The unintended consequence of a seemingly brilliant marketing campaign — one that is closing in on 4 million signature items sold in its nine years of existence, while ingraining within the community a mindset that comfort food is the remedy for subfreezing temperatures — is that demand sometimes exceeds supply.
And it sometimes can cause a strain on infrastructure.
Such was the case at about 7 p.m. on Feb. 5 when Lincoln Police were called to the Runza Restaurant at 33rd Street and Nebraska 2 to control traffic after the dinner crowd convoy had wrapped around the small parking lot and spilled onto city streets.
Yes, Temperature Tuesdays, those eight or nine days in January and February when the crack-of-dawn thermometer reading determines the cost of a Runza sandwich, have caught on since first being introduced in 2010.
In those nine years, the promotion has delivered an average of 375,000 Runzas a year and helped to brand one of Lincoln’s legacy businesses — a family-owned company that is celebrating its 70th year — while keeping it competitive in the never-ending fight for fast-food dollars.
“It’s the only good thing about cold weather,” said Becky Perrett, Runza’s director of marketing.
In this case, freezing temperatures cater to a jam-packed drive-thru lane and wall-to-wall congestion inside the dining area, all of which can test an employee, be it a teen in his or her first job or a more-seasoned worker. Temperature Tuesdays have become an all-hands-on-deck occasion at Runza.
“When I first started, I was very intimidated by the long lines,” said Andriy Denysyuk, an assistant manager who has been with Runza for five years. “I was like, ‘Oh, wow, this is a lot of people coming in.’ I’ve gotten used to it. We know the rush is coming, and we get ready for it.”
The promotion is simple, at least in theory. At 6 a.m. each Tuesday in January and February, the cost of a Runza sandwich is determined by the lowest temperature at any of the chain’s 85 locations throughout Nebraska, Iowa, Kansas and Colorado.
On a 10-degree day, the cost of a Runza that ordinarily sells for $4.09 is just a dime with the purchase of a medium order of fries and a beverage. That means that the walk-away price of lunch or dinner on a Temperature Tuesday is well below 4 bucks.
Last year, there were four days when the temperature was below zero, meaning a Runza was free. That was also the case this year on the last Tuesday of January, when more than 60,000 Runzas were sold.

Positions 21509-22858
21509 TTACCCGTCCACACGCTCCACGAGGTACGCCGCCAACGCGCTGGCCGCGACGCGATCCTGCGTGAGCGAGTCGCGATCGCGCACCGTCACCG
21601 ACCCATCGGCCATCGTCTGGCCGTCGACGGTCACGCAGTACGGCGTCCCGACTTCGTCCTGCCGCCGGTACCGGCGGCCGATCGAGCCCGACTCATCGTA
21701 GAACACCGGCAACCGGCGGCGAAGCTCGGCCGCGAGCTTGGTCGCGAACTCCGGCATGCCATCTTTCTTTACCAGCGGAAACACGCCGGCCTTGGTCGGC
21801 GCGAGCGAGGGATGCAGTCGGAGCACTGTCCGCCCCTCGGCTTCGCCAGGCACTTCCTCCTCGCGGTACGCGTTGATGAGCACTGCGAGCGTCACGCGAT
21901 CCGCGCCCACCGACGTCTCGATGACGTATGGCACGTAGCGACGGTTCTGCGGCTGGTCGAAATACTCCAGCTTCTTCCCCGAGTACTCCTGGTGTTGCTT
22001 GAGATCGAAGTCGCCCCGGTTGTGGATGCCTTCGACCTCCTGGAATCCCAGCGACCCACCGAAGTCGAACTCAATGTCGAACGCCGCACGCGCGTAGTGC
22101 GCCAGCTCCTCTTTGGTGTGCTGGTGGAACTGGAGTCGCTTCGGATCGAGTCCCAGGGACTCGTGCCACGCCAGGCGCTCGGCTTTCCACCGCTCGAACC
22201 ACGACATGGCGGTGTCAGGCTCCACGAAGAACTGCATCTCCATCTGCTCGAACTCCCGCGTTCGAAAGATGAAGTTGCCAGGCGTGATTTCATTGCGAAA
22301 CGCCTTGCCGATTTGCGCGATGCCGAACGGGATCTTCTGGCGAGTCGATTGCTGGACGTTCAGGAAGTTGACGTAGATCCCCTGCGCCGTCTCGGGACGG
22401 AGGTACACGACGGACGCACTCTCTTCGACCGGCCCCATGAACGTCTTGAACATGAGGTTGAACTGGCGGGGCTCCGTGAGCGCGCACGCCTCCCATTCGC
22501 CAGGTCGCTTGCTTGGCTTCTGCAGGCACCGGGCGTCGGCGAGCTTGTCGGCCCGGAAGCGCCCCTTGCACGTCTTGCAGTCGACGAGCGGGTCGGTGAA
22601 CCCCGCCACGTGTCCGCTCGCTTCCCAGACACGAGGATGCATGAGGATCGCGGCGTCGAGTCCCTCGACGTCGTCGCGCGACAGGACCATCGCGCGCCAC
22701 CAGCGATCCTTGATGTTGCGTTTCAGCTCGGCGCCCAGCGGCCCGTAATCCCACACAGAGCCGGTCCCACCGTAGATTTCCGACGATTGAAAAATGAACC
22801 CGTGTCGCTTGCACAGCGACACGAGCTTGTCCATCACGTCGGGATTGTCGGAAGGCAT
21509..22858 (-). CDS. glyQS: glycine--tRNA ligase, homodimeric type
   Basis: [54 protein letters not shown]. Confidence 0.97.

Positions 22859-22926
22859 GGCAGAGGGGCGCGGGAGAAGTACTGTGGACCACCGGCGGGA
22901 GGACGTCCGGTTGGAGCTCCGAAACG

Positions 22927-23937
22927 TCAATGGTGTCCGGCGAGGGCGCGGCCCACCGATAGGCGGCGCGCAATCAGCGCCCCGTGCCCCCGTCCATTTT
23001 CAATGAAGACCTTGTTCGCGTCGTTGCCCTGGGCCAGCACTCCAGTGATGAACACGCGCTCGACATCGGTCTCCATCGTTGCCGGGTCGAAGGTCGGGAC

The residual effect, Perrett says, is huge. And the drastic increase in quantity — along with the branding of the product — makes up for the virtual giveaway of the restaurant’s signature item.
“It been great for us,” Perrett said. “It builds over time and you’re almost making a habit. We’ve seen it help with March sales because people get used to coming in.”
Temperature Tuesday actually is a more refined play on a promotion Runza first implemented in the 1980s.
In 1986, the winter sale took root when it was decided it would correlate the cost of a Runza with the temperature for a week to 10 days in January. However, there were production, staffing and logistical challenges with doing it over so many consecutive days, Perrett said.
In addition, even the most devoted Runza consumer — dubbed “Runzatics” by Perrett — didn’t always know when the promotion was taking place, nor would they eat out every day.
“This is a time-honored tradition,” Perrett said. “People know us for a temperature sale in the winter, but it was really an operational challenge on the production and the staffing sides — and also in awareness on the customers side.”
Enter Swanson Russell, the Lincoln-based advertising agency, which solved those issues in late 2009 by creating — with a few tweaks — the Temperature Tuesday campaign.
"It was such a good idea for Runza that we wanted to try to keep it," said Charlie Stephan, a vice president and creative director at Swanson Russell. "It's kind of quirky and so are they. It fits their brand so well to do a promotion that does more than give a dollar off. It actually has a unique tie to it. It is uniquely Midwestern, because it relies on weather shifts and it being really cold.
"Those are thing that this audience can relate to."
Preparation for a Temperature Tuesday is constant, Denysyuk said.
“As soon as one Temperature Tuesday ends, we spend the rest of the week getting ready for the next Temperature Tuesday,” he said.
Over the course of the week, Runza’s corporate office is monitoring weather forecasts to determine production and staffing needs. A 10-degree swing in the temperature has a huge impact on a given Tuesday’s demand.
“It’s still a great deal for the consumer and still a great deal for us because it’s a way to get people back after the holiday, but you would be shocked at what we sell if it is 20 cents or 5 cents,” Perrett said. “There’s a huge difference in the quantity that we move.”
It becomes a guessing game in how many Runzas to make, said Tiffany Wirth, a restaurant general manager who cited the last Tuesday in January, when the polar vortex thrust Nebraska temperatures below zero, as an example.
The production crew gathered early that Tuesday morning to begin making the ground beef-and-cabbage filling along with the dough.
“We ended the night with three Runzas,” said Wirth, who is finishing her 19th year with the company.
The restaurant she manages at 33rd Street and Nebraska 2 sold more than 1,500 Runzas that day.